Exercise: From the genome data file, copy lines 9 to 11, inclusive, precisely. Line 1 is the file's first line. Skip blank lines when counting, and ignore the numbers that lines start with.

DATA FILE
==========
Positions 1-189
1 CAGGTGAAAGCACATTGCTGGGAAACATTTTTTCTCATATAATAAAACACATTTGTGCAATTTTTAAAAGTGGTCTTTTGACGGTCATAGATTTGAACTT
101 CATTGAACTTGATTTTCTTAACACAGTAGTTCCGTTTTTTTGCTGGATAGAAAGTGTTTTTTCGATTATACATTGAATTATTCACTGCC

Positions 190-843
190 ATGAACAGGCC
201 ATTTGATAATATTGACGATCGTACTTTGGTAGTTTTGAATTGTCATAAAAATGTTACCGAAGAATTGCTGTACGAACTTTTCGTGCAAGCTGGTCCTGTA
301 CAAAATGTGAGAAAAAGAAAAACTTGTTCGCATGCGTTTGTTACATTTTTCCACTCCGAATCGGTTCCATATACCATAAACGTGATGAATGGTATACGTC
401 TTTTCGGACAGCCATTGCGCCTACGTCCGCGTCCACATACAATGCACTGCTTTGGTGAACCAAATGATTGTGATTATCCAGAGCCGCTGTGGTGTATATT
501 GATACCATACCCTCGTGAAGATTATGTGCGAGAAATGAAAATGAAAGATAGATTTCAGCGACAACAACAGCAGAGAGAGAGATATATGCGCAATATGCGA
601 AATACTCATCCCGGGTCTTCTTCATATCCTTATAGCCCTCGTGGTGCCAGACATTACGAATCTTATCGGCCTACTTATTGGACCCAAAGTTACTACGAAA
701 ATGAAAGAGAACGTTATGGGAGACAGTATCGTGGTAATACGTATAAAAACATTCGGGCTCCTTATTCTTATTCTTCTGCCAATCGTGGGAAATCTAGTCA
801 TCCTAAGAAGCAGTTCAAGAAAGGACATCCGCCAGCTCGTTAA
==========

501 GATACCATACCCTCGTGAAGATTATGTGCGAGAAATGAAAATGAAAGATAGATTTCAGCGACAACAACAGCAGAGAGAGAGATATATGCGCAATATGCGA
601 AATACTCATCCCGGGTCTTCTTCATATCCTTATAGCCCTCGTGGTGCCAGACATTACGAATCTTATCGGCCTACTTATTGGACCCAAAGTTACTACGAAA
701 ATGAAAGAGAACGTTATGGGAGACAGTATCGTGGTAATACGTATAAAAACATTCGGGCTCCTTATTCTTATTCTTCTGCCAATCGTGGGAAATCTAGTCA